While amidst vehement opposition from Democrats, Gov. Mitch Daniels signed Indiana’s right-to-work legislation into law, labor unions are infuriated as Indiana became the 23rd state banning unions from collecting mandatory fees to represent workers.
Though Indiana Democrats boycotted the House session for many days and unions dubbed the legislation as the “right-to-work-for-less bill,” the law was passed.
However on Wednesday, The International Union of Operating Engineers Local 150 filed a lawsuit challenging the new law at the U.S. District Court in Hammond.
Jane Jankowski, the spokesperson for the governor’s office declined to comment on the development, but the Attorney General Greg Zoeller said that his office would carry out its duty to defend the state.
The Attorney General said in a statement: “Legal challenges are part of the process to test whether laws are constitutional. Though we respect the right of private plaintiffs to disagree with this new law, the State’s position is that the Legislature was within its authority to create a new policy concerning mandatory union dues. My office’s duty is to defend the laws the Legislature passes and we will do so diligently here.”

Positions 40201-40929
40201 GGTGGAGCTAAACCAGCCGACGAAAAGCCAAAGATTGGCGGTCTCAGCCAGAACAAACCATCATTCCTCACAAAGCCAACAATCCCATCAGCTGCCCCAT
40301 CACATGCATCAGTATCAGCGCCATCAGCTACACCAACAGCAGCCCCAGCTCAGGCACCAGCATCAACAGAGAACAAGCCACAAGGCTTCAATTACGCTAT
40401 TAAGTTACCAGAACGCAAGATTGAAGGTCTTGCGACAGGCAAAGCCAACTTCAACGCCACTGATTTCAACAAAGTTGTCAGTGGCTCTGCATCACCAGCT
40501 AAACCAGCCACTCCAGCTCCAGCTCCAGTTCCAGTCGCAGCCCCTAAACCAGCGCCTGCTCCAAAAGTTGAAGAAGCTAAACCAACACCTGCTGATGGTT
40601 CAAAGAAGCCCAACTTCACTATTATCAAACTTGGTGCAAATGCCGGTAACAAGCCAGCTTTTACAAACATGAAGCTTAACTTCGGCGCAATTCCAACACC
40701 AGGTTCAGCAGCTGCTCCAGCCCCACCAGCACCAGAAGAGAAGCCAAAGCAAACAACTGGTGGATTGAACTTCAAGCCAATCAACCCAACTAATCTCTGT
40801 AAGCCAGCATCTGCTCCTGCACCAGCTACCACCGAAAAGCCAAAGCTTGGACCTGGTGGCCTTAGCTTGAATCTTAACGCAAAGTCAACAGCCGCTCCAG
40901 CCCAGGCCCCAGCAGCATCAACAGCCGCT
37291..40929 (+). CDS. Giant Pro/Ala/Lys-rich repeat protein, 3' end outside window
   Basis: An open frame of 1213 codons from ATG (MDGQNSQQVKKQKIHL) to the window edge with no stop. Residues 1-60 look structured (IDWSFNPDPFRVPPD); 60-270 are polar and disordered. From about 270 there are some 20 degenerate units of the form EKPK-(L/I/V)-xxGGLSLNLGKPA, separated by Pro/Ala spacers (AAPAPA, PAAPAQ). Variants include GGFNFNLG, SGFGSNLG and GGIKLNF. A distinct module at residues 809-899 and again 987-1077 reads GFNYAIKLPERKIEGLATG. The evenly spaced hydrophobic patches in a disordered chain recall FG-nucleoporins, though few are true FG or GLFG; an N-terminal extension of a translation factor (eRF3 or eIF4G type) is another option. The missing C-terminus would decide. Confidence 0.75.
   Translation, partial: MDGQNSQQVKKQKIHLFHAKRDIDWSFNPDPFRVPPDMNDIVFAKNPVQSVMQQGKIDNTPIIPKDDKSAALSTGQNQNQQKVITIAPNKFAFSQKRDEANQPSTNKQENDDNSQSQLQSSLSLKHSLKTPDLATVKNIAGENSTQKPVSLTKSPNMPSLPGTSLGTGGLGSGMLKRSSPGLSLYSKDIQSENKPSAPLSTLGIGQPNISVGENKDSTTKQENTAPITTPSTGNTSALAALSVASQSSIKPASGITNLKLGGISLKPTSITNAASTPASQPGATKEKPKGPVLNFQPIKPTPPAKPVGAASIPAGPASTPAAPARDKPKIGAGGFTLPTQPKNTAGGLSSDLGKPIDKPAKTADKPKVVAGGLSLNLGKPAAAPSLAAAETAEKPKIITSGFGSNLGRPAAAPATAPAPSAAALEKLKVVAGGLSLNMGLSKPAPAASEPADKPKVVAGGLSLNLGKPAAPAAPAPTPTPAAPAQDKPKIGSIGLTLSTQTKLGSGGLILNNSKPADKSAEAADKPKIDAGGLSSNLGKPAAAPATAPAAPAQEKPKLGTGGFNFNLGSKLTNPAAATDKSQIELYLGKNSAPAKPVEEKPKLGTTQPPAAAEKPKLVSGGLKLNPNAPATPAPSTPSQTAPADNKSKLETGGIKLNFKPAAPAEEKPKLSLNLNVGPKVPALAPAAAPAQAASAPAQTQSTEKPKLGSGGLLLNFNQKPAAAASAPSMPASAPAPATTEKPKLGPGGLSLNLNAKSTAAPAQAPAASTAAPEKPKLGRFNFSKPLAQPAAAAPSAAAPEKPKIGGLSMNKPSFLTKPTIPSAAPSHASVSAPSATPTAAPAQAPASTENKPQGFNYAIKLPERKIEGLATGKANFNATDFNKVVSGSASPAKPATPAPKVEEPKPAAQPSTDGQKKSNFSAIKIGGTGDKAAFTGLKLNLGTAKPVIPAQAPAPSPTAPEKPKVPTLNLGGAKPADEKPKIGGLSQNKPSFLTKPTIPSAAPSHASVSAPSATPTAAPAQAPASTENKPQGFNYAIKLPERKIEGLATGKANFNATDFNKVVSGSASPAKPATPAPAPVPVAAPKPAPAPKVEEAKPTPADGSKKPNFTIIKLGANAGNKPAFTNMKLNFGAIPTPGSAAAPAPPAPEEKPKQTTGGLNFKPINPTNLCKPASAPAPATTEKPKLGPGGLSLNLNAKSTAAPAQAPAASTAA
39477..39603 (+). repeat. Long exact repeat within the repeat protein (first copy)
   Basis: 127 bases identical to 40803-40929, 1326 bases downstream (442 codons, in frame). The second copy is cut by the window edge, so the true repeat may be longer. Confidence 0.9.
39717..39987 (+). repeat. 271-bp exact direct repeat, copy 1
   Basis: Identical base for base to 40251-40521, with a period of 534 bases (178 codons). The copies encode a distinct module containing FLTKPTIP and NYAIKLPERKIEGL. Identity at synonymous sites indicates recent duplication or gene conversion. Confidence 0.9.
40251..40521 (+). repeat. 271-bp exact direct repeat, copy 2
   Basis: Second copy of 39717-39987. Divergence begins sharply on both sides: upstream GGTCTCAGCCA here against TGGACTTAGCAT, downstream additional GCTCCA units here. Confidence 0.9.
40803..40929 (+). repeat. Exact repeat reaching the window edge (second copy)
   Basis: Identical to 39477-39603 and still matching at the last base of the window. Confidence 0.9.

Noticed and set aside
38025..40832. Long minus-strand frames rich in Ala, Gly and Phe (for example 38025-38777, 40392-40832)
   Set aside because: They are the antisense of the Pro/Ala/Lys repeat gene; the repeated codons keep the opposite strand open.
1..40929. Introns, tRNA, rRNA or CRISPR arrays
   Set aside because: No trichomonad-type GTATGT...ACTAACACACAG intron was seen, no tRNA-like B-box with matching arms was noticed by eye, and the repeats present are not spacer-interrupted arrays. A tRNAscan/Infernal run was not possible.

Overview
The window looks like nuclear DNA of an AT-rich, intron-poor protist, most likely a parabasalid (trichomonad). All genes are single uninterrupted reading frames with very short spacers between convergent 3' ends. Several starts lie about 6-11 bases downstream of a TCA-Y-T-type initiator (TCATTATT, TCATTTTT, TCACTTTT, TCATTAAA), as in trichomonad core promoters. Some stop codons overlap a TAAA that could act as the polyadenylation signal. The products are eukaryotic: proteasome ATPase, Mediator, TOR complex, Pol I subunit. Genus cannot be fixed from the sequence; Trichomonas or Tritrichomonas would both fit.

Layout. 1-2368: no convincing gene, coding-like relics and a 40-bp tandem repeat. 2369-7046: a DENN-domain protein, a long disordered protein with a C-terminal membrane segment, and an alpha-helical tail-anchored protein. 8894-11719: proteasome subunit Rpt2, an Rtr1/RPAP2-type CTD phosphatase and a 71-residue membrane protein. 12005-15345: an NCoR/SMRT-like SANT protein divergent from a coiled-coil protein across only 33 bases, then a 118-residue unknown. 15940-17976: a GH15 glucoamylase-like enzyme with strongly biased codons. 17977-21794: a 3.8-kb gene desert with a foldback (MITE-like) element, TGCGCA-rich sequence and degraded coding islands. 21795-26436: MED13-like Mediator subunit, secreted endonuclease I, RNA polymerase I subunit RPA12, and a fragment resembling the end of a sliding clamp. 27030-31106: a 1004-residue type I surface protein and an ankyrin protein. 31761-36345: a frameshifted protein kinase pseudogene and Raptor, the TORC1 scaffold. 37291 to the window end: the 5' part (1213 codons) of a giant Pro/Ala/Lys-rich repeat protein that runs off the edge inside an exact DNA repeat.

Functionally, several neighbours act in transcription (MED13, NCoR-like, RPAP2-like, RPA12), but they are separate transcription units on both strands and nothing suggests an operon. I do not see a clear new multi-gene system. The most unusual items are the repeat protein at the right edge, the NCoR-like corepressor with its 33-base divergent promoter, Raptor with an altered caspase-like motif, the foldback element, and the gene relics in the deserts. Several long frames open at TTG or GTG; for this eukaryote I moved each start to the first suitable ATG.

Mark Paulos, an attorney representing the union said that the union would seek temporary injunction to restrain the law from coming into effect while the courts decide the matter. The plaintiffs expected an early hearing as the matter was of public interest, however, it was not possible to comment on the length of time that might take to decide the issue.
Significantly, only last year, a federal judge in Indianapolis had struck down a law that sought to restrict Medicaid funds from abortion providers. That ruling is still under appeal.
Among other questions and issues raised in the lawsuit including multiple violations of state and federal constitutions by the right-to-work law, the union claimed that the law violated the equal protection guaranteed by the U.S. Constitution by treating public workers and building and construction workers differently from other workers in the state. Union representatives stated that the law was designed so that its provisions regarding construction trades took immediate effect, thus handicapping existing contracts. The law also does not allow public employees to opt out of union membership to the same degree as it allows private sector employees.